Improving the Clinical Interpretation of Transcutaneous Carbon Dioxide and Oxygen Measurements in the Neonatal Intensive Care Unit

Tanja van Essen, Norani H Gangaram-Panday, Willem van Weteringen, Tom G Goos, Irwin K M Reiss, Rogier C J de Jonge*

*Corresponding author for this work

Research output: Contribution to journalArticleAcademicpeer-review

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INTRODUCTION: Transcutaneous blood gas monitoring allows for continuous non-invasive evaluation of carbon dioxide and oxygen levels. Its use is limited as its accuracy is dependent on several factors. We aimed to identify the most influential factors to increase usability and aid in the interpretation of transcutaneous blood gas monitoring.

METHODS: In this retrospective cohort study, transcutaneous blood gas measurements were paired to arterial blood gas withdrawals in neonates admitted to the neonatal intensive care unit. The effects of patient-related, microcirculatory, macrocirculatory, respiratory, and sensor-related factors on the difference between transcutaneously and arterially measured carbon dioxide and oxygen values (ΔPCO2 and ΔPO2) were evaluated using marginal models.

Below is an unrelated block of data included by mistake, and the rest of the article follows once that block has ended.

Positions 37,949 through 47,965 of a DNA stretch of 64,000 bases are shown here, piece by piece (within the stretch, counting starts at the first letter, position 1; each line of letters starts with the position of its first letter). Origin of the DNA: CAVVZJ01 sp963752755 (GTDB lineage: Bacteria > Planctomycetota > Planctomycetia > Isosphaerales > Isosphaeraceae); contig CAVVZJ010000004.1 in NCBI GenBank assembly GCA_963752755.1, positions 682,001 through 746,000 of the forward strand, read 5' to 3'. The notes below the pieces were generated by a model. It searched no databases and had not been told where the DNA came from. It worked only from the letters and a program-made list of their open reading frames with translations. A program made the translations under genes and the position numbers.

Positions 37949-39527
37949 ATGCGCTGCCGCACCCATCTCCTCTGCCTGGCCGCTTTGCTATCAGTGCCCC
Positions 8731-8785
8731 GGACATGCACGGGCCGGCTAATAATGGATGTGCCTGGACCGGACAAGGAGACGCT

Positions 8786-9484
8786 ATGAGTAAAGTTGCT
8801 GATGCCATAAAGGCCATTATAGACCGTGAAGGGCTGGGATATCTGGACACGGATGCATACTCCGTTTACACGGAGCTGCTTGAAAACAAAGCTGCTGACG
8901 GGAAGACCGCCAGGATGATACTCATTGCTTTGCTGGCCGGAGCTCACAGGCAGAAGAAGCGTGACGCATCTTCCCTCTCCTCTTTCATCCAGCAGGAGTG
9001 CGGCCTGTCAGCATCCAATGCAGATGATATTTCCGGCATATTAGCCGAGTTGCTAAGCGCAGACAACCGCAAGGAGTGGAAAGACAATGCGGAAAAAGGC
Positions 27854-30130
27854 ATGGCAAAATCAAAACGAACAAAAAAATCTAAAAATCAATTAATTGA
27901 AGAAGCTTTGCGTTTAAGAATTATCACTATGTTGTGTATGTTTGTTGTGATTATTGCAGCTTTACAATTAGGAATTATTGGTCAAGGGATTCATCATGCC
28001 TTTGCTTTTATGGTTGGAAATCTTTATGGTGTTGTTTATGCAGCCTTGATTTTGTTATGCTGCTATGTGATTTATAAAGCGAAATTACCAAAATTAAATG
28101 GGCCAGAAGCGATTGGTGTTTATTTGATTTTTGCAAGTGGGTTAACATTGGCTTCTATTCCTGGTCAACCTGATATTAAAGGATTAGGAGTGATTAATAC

RESULTS: A total of 1,578 measurement pairs from 204 infants with a median [interquartile range] gestational age of 273/7 [261/7-313/7] weeks were included. ΔPCO2 was significantly associated with the postnatal age, arterial systolic blood pressure, body temperature, arterial partial pressure of oxygen (PaO2), and sensor temperature. ΔPO2 was, with the exception of PaO2, additionally associated with gestational age, birth weight Z-score, heating power, arterial partial pressure of carbon dioxide, and interactions between sepsis and body temperature and sepsis and the fraction of inspired oxygen.

CONCLUSION: The reliability of transcutaneous blood gas measurements is affected by several clinical factors. Caution is recommended when interpreting transcutaneous blood gas values with an increasing postnatal age due to skin maturation, lower arterial systolic blood pressures, and for transcutaneously measured oxygen values in the case of critical illness.

Original languageEnglish
Pages (from-to)308-316
Number of pages9
Issue number3
Early online date30 Mar 2023
Publication statusPublished - 1 Jul 2023

Bibliographical note

Funding Information:
This study was partly funded by Sentec AG. Sentec AG had no role in the design and conduct of the study, data analysis, interpretation of results, or writing of the manuscript.

Publisher Copyright:
© 2023 S. Karger AG. All rights reserved.


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